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The NHS Needs You

Blog posted by: , 11 October 2022 – Categories: A great place to workA Modern Civil ServiceAn Ambitious Civil ServiceAn Innovative Civil Service.

Woman during blood washing procedure at medical centre

Blood is something we all need. As co-leader of the Civil Service Blood Drive, Joe Smith is on a mission to persuade civil servants to take time out of their day to donate blood and help a stranger.  

The COVID-19 pandemic has affected our world in a myriad of different ways. We are more cautious than we were before, the nation now has lengthy backlogs in medical care and the judicial system, and supply chains have been stretched as demand has switched back on. Yet lockdown measures are still in place in some parts of the world.

All this has made me think about what I can do to help others who are less fortunate than me. Not in financial terms, but in the pure sense of the word, those who suffer bad fortune, people who are simply struck with bad luck. And any one of us, no matter our circumstances, can be struck by bad luck at any time, as can our loved ones.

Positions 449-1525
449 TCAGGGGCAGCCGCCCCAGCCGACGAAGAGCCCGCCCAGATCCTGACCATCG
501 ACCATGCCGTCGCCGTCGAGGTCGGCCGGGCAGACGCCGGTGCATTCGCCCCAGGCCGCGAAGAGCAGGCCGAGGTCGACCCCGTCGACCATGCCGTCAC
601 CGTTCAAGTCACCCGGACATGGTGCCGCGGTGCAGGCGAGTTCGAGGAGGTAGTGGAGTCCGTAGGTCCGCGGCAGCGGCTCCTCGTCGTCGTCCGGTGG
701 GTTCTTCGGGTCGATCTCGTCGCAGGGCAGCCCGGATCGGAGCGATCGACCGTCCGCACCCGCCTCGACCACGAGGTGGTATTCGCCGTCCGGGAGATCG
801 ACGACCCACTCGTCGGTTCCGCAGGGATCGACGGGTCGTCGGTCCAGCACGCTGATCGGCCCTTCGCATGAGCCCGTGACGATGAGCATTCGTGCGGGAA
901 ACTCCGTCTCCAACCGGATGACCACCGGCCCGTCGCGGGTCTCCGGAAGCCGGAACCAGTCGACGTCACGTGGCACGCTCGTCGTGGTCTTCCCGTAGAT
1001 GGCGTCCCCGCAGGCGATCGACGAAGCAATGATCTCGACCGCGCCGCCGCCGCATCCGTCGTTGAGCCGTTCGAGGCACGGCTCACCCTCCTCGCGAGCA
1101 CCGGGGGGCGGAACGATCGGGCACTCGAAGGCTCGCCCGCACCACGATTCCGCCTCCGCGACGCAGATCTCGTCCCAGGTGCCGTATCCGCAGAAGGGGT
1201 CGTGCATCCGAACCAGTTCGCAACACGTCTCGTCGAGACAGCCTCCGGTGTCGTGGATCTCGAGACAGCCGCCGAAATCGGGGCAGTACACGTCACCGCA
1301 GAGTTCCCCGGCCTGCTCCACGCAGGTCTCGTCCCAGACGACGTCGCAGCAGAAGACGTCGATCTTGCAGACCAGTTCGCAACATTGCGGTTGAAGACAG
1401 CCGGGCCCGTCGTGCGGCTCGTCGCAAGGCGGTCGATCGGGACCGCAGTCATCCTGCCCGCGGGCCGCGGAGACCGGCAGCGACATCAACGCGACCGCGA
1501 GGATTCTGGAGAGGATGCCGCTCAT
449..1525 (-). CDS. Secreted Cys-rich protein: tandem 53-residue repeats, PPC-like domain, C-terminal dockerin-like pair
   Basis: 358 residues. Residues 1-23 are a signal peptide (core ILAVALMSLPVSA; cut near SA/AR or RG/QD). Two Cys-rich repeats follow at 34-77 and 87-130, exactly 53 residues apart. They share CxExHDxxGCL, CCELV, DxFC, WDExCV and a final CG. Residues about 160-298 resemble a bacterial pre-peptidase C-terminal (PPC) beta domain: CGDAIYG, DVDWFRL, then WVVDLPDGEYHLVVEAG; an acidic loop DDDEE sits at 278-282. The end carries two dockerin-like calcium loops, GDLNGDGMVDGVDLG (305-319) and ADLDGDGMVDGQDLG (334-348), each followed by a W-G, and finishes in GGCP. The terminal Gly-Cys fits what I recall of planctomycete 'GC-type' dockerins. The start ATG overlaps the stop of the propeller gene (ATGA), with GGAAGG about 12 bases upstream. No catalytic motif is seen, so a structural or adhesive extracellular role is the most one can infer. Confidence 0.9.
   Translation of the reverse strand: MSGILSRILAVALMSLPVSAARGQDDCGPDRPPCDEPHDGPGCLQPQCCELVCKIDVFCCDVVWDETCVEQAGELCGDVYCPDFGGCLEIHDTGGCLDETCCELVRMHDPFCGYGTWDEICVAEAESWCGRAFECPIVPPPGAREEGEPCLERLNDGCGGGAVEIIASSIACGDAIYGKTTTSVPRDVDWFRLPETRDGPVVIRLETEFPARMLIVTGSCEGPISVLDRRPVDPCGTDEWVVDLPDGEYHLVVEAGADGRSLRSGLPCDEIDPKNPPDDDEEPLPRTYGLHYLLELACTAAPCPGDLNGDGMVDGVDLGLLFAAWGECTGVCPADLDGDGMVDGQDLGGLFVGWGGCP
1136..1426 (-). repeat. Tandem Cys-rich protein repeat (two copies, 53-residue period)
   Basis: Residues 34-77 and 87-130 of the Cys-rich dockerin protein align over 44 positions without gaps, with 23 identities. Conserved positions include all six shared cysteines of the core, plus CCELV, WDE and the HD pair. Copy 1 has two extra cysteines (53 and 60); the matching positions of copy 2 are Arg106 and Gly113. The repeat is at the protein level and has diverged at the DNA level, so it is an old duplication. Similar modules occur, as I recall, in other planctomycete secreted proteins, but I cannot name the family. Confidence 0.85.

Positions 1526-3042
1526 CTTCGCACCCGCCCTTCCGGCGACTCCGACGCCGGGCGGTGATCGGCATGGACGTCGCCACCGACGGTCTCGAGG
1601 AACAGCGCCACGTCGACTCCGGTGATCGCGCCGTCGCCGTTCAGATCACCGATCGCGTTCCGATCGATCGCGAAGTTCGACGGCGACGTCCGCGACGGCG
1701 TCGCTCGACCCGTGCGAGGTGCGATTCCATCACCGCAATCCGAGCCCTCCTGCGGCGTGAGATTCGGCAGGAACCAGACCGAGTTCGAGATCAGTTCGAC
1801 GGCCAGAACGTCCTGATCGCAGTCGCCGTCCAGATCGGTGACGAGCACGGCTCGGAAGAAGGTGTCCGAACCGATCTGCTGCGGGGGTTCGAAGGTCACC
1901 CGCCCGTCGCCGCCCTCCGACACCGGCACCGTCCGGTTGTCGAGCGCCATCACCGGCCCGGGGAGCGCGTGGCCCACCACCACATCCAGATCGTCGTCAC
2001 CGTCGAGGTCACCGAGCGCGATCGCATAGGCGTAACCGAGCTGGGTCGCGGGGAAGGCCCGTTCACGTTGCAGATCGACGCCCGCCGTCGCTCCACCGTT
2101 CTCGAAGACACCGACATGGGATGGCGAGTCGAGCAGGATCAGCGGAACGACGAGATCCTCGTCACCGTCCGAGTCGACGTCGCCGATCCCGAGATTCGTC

Blood for the sick

Plastic bags with blood in container

That's why I give blood.

Emerging from lockdown, we are all more aware of the risks we take in our daily lives, with our health, even with our journeys to work. All it takes is to be struck by poor fortune, as we all are from time to time, to put us in the unpleasant position of needing a blood transfusion.

The fact is, blood stocks are incredibly low right now, yet millions of people every year depend on emergency blood transfusions for care in A&E, as well as those undergoing routine operations and regular treatment. According to NHS Blood and Transplant, around 135,000 new donors are needed every year in England to ensure demand can be met. It’s needed more than ever.

If blood stocks fall further then routine operations will not be possible. However, your positive decision to become a blood donor does not depend on luck. By spending a small amount of time and energy (and incurring minor discomfort), you can help make sure blood stocks remain at reliable levels.

If enough of us do this, then our families who are unfortunate enough to have an accident or to experience a deterioration in their health are saved by the safety net that blood donors provide. Then, the NHS will be able to care for its patients effectively and in good time.

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